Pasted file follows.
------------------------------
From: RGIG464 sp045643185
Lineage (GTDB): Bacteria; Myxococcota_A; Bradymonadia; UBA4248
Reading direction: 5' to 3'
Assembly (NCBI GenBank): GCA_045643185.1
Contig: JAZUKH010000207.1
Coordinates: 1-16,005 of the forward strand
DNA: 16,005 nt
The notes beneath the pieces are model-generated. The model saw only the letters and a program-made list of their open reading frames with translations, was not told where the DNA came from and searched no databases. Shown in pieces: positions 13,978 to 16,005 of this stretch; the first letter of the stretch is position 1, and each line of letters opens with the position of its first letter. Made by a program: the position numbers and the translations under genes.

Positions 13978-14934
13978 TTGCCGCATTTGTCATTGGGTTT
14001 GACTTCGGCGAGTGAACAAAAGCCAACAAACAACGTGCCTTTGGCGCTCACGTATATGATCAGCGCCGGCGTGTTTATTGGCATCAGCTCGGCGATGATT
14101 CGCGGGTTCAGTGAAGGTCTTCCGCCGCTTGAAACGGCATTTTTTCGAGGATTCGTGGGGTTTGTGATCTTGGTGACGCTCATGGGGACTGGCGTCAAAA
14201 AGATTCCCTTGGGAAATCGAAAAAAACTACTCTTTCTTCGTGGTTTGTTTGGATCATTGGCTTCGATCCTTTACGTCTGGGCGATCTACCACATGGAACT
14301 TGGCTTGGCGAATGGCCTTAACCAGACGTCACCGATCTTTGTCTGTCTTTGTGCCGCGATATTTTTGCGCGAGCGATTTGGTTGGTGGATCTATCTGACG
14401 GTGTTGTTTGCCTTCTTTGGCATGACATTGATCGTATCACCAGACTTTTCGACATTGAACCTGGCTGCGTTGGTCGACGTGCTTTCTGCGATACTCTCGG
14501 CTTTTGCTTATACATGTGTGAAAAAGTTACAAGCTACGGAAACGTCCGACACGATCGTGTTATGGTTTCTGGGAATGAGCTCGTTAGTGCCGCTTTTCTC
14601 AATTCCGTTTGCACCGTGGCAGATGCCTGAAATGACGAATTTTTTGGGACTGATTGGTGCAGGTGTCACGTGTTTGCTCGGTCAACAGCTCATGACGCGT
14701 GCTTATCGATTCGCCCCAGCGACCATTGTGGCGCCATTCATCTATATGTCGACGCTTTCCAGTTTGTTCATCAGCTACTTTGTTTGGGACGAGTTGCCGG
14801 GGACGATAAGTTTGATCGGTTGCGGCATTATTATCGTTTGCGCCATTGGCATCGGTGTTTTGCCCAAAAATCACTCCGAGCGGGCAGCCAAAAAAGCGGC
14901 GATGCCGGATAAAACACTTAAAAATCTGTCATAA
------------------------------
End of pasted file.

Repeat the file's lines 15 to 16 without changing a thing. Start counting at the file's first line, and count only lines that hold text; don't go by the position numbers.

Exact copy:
14401 GTGTTGTTTGCCTTCTTTGGCATGACATTGATCGTATCACCAGACTTTTCGACATTGAACCTGGCTGCGTTGGTCGACGTGCTTTCTGCGATACTCTCGG
14501 CTTTTGCTTATACATGTGTGAAAAAGTTACAAGCTACGGAAACGTCCGACACGATCGTGTTATGGTTTCTGGGAATGAGCTCGTTAGTGCCGCTTTTCTC